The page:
Polls predict Narendra Modi's Bharatiya Janata Party-led (BJP) alliance will just win a parliamentary majority, a sharp drop from his commanding mandate five years ago, when he vowed to turn India into an economic and military power.
But his government's inability to create a million jobs every month, and ease farmers' distress over low product prices, has taken the shine off what is still the world's fastest growing major economy.
From sugar farmers in northern Uttar Pradesh going unpaid for produce, to small businesses in the south shut because they are unable to meet the requirements of a new, unifying national tax, discontent has brewed for months.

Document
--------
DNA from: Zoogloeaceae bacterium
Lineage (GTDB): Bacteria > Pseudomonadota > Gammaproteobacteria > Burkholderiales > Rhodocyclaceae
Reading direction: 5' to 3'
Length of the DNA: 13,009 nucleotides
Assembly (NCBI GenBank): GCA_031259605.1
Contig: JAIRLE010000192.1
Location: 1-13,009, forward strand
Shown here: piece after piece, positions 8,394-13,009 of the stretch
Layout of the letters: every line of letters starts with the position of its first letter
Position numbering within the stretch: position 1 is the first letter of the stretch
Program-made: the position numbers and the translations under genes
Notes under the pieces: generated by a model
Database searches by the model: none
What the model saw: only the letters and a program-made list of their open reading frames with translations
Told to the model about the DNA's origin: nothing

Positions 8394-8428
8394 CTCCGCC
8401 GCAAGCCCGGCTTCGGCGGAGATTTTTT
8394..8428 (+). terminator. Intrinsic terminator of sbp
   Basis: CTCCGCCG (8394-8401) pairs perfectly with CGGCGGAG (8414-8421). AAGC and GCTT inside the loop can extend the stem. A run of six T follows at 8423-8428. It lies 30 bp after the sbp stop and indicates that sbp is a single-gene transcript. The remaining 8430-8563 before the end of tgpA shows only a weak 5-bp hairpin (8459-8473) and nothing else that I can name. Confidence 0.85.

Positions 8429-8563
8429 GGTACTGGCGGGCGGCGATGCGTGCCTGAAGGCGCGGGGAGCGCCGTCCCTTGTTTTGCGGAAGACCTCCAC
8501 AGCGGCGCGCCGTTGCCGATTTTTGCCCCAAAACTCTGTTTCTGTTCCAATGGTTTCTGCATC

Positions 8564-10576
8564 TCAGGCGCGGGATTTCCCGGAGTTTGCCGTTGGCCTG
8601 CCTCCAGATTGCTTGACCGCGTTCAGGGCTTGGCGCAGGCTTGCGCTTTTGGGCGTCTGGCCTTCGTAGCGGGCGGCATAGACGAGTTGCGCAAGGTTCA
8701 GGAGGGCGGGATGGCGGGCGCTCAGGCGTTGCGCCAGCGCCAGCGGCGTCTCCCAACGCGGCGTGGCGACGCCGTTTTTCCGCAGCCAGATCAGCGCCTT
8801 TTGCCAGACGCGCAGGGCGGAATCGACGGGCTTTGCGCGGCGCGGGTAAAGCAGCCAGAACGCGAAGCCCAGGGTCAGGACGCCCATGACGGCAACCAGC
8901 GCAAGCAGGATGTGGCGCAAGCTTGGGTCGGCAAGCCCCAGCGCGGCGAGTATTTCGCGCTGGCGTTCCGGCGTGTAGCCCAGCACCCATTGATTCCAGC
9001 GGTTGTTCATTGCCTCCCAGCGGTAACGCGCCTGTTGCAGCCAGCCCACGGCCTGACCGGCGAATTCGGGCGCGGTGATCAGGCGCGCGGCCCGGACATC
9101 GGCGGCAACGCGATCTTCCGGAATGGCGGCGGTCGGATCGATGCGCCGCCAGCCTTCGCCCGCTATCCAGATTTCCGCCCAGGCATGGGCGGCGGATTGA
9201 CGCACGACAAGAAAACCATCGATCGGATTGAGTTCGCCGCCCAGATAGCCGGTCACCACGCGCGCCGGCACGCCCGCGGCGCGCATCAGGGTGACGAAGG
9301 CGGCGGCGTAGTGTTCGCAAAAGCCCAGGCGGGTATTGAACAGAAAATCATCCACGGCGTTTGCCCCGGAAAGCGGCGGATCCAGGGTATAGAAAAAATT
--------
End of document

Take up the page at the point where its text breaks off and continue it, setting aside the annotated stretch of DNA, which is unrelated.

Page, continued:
"The election has become a lot closer than we think, sitting in Delhi," said Nilanjan Mukhopadhyay, author of a Modi biography and books on Hindu nationalist groups. "There is anger and disillusionment in the countryside."
In December, alarm bells rang for Modi's Hindu nationalists after it lost three key states to the main opposition Congress and its allies, led by Rahul Gandhi.
But a surge in tension with traditional foe Pakistan in February has pushed Modi ahead, as he projects himself as a defender of national security and paints his rivals as weak-kneed, sometimes even questioning their patriotism.